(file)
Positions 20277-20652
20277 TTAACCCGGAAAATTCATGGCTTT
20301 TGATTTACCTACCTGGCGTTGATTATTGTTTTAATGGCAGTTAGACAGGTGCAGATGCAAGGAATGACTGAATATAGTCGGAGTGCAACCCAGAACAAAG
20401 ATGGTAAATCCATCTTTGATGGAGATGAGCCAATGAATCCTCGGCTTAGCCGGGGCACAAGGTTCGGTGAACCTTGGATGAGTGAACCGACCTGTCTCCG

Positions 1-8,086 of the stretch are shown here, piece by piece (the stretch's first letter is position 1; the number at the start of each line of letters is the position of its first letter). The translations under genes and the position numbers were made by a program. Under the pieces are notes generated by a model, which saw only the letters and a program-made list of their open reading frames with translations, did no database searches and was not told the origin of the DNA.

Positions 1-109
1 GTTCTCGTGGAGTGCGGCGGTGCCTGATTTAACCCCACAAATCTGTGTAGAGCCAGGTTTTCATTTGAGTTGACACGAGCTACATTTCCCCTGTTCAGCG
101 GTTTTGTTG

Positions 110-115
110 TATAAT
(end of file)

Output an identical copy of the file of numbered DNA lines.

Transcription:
Positions 20277-20652
20277 TTAACCCGGAAAATTCATGGCTTT
20301 TGATTTACCTACCTGGCGTTGATTATTGTTTTAATGGCAGTTAGACAGGTGCAGATGCAAGGAATGACTGAATATAGTCGGAGTGCAACCCAGAACAAAG
20401 ATGGTAAATCCATCTTTGATGGAGATGAGCCAATGAATCCTCGGCTTAGCCGGGGCACAAGGTTCGGTGAACCTTGGATGAGTGAACCGACCTGTCTCCG

Positions 1-8,086 of the stretch are shown here, piece by piece (the stretch's first letter is position 1; the number at the start of each line of letters is the position of its first letter). The translations under genes and the position numbers were made by a program. Under the pieces are notes generated by a model, which saw only the letters and a program-made list of their open reading frames with translations, did no database searches and was not told the origin of the DNA.

Positions 1-109
1 GTTCTCGTGGAGTGCGGCGGTGCCTGATTTAACCCCACAAATCTGTGTAGAGCCAGGTTTTCATTTGAGTTGACACGAGCTACATTTCCCCTGTTCAGCG
101 GTTTTGTTG

Positions 110-115
110 TATAAT